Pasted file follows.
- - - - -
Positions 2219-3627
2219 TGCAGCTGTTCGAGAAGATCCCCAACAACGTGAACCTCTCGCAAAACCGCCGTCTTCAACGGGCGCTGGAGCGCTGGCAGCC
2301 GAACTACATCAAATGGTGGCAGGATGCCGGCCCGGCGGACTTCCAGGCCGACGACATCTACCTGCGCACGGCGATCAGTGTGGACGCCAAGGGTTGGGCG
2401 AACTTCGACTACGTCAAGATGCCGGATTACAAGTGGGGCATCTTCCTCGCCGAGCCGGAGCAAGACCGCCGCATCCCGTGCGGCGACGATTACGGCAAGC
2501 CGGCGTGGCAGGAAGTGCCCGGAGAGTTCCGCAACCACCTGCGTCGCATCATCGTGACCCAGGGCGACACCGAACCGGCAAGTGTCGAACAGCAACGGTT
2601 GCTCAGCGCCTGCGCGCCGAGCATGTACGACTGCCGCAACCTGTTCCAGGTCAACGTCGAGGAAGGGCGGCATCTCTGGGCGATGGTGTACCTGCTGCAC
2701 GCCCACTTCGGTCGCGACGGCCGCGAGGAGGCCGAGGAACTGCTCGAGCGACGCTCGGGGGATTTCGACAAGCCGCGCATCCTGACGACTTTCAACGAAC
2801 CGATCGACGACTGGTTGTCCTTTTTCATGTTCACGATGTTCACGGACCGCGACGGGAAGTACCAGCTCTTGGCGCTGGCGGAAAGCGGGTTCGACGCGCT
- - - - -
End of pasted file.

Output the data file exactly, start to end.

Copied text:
Positions 2219-3627
2219 TGCAGCTGTTCGAGAAGATCCCCAACAACGTGAACCTCTCGCAAAACCGCCGTCTTCAACGGGCGCTGGAGCGCTGGCAGCC
2301 GAACTACATCAAATGGTGGCAGGATGCCGGCCCGGCGGACTTCCAGGCCGACGACATCTACCTGCGCACGGCGATCAGTGTGGACGCCAAGGGTTGGGCG
2401 AACTTCGACTACGTCAAGATGCCGGATTACAAGTGGGGCATCTTCCTCGCCGAGCCGGAGCAAGACCGCCGCATCCCGTGCGGCGACGATTACGGCAAGC
2501 CGGCGTGGCAGGAAGTGCCCGGAGAGTTCCGCAACCACCTGCGTCGCATCATCGTGACCCAGGGCGACACCGAACCGGCAAGTGTCGAACAGCAACGGTT
2601 GCTCAGCGCCTGCGCGCCGAGCATGTACGACTGCCGCAACCTGTTCCAGGTCAACGTCGAGGAAGGGCGGCATCTCTGGGCGATGGTGTACCTGCTGCAC
2701 GCCCACTTCGGTCGCGACGGCCGCGAGGAGGCCGAGGAACTGCTCGAGCGACGCTCGGGGGATTTCGACAAGCCGCGCATCCTGACGACTTTCAACGAAC
2801 CGATCGACGACTGGTTGTCCTTTTTCATGTTCACGATGTTCACGGACCGCGACGGGAAGTACCAGCTCTTGGCGCTGGCGGAAAGCGGGTTCGACGCGCT